Why the fish died

Two main causes for the recent fish deaths in seawater are algae clogging up their gills and suffocating them, and increased ammonia in the water that irritates fish gills, says an environmental expert.

The high level of ammonia in the water comes from the decomposing algae and other organic matter.

The ammonia causes swelling and irritation of the fish gills, and the algae clogs the gills, killing the fish, said Dr Hans Eikaas, 43.

Dr Eikaas is the head of Environmental Technology and Chemistry at DHI, a not-for-profit group offering environmental consultancy and water-modelling services.

For freshwater fish, ammonia is more harmful as it also changes the acidity of the water to be alkaline, making it hazardous for the fish.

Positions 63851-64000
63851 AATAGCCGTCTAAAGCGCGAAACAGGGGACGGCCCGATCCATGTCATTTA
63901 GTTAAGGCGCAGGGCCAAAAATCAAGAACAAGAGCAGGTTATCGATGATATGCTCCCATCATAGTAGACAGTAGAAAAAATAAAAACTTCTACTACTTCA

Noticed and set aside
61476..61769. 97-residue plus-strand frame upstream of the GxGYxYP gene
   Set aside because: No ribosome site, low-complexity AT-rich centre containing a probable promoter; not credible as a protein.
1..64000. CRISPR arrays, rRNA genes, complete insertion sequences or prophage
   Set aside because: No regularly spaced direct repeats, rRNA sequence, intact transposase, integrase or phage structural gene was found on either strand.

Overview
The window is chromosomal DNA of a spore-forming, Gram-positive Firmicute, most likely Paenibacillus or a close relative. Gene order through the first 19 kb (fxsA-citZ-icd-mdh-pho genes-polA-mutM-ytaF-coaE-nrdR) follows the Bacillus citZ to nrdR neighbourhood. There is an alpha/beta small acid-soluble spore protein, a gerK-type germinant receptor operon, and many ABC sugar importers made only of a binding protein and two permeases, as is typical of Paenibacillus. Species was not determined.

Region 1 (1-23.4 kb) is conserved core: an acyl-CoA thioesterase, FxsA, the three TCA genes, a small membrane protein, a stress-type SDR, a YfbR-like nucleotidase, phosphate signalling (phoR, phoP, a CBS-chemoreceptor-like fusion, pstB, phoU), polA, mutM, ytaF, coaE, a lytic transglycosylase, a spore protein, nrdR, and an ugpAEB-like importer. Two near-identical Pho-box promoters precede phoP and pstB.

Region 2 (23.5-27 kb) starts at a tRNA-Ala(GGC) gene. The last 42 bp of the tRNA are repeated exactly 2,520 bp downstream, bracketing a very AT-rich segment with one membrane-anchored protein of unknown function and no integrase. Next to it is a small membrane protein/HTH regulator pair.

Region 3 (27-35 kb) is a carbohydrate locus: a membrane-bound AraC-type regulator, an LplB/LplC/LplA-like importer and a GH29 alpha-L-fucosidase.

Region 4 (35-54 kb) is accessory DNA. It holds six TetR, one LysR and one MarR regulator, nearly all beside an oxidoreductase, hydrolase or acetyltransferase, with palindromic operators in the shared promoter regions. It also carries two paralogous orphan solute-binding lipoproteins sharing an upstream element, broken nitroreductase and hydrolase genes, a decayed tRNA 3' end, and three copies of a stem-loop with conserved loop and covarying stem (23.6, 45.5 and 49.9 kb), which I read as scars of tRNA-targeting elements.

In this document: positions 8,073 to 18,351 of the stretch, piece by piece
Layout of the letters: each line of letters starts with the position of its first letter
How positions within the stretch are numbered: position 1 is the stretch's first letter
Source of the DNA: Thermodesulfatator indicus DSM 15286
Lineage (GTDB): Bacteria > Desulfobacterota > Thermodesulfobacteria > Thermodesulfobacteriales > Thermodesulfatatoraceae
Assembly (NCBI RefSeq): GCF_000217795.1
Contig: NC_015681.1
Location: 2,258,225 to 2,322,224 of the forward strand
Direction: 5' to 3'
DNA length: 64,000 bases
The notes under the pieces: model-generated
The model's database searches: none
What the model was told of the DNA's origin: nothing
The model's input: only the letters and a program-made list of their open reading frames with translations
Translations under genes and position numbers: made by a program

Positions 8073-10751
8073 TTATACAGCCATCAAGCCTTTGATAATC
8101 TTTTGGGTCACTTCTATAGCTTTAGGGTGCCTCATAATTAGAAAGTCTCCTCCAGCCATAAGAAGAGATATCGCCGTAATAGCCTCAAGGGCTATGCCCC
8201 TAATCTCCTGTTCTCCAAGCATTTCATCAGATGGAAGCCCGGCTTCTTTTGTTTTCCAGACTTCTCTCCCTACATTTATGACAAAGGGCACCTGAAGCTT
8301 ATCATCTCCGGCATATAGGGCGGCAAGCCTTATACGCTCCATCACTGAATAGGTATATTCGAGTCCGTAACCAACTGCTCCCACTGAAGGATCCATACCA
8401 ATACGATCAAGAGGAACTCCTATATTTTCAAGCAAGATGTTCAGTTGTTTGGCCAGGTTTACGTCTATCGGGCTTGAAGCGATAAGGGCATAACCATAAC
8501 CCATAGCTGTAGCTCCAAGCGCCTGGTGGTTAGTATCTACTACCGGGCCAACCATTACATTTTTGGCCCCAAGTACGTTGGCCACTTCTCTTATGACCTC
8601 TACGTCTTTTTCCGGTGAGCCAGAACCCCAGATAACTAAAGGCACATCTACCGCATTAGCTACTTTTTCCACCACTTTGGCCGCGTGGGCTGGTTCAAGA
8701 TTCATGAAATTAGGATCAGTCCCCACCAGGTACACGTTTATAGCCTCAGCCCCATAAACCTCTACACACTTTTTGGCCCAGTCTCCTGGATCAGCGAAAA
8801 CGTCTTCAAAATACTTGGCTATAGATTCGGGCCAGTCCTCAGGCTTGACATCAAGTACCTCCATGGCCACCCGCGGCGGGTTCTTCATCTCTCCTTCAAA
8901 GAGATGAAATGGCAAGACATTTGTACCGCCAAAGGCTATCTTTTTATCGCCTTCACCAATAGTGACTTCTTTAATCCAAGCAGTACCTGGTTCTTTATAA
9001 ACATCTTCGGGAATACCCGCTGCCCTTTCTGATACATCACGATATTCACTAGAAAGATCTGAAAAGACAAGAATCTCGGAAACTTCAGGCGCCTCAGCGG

He said that algae blooms are a natural phenomenon and can occur in clean, unpolluted waters, but it happens more often in nutrient-rich environments.

There are hundreds of species of algae that bloom, collectively called Harmful Algae Blooms, but he believes the species of seawater algae causing the recent fish deaths is Karlodinium.

It has no known detrimental effects on human health.

When asked why fish deaths have spread inland, he said it was likely they had common causes as the fish deaths at sea.

A prolonged dry period followed by short intense rainfall stirs up sediments that are loaded with nutrients, causing algae and bacteria to thrive.

He feels that fish farms should leverage on technology like chlorophyll and acidity sensors to get a heads up on rising algae levels.

Ideally, farms should isolate the fish from the surrounding water with canvas bags or tanks, or use UV filtration to minimise algae and bacteria numbers.